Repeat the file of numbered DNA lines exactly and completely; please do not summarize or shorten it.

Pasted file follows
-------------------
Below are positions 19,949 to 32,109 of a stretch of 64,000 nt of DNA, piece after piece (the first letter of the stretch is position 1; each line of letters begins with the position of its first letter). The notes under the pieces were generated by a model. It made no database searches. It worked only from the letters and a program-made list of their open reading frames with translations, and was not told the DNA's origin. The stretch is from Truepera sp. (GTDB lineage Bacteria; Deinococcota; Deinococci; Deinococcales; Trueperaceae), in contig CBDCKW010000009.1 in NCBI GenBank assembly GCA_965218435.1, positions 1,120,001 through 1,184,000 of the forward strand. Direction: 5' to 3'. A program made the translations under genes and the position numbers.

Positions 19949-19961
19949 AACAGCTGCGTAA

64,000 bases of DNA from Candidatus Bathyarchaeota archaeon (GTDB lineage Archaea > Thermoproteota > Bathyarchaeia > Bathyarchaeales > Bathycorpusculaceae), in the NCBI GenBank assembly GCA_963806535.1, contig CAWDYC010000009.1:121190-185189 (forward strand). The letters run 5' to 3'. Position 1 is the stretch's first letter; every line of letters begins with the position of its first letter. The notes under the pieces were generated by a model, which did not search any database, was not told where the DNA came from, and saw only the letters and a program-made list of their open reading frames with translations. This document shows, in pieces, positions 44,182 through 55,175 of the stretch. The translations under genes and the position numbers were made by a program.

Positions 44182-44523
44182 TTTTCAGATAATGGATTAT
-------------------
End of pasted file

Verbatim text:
Below are positions 19,949 to 32,109 of a stretch of 64,000 nt of DNA, piece after piece (the first letter of the stretch is position 1; each line of letters begins with the position of its first letter). The notes under the pieces were generated by a model. It made no database searches. It worked only from the letters and a program-made list of their open reading frames with translations, and was not told the DNA's origin. The stretch is from Truepera sp. (GTDB lineage Bacteria; Deinococcota; Deinococci; Deinococcales; Trueperaceae), in contig CBDCKW010000009.1 in NCBI GenBank assembly GCA_965218435.1, positions 1,120,001 through 1,184,000 of the forward strand. Direction: 5' to 3'. A program made the translations under genes and the position numbers.

Positions 19949-19961
19949 AACAGCTGCGTAA

64,000 bases of DNA from Candidatus Bathyarchaeota archaeon (GTDB lineage Archaea > Thermoproteota > Bathyarchaeia > Bathyarchaeales > Bathycorpusculaceae), in the NCBI GenBank assembly GCA_963806535.1, contig CAWDYC010000009.1:121190-185189 (forward strand). The letters run 5' to 3'. Position 1 is the stretch's first letter; every line of letters begins with the position of its first letter. The notes under the pieces were generated by a model, which did not search any database, was not told where the DNA came from, and saw only the letters and a program-made list of their open reading frames with translations. This document shows, in pieces, positions 44,182 through 55,175 of the stretch. The translations under genes and the position numbers were made by a program.

Positions 44182-44523
44182 TTTTCAGATAATGGATTAT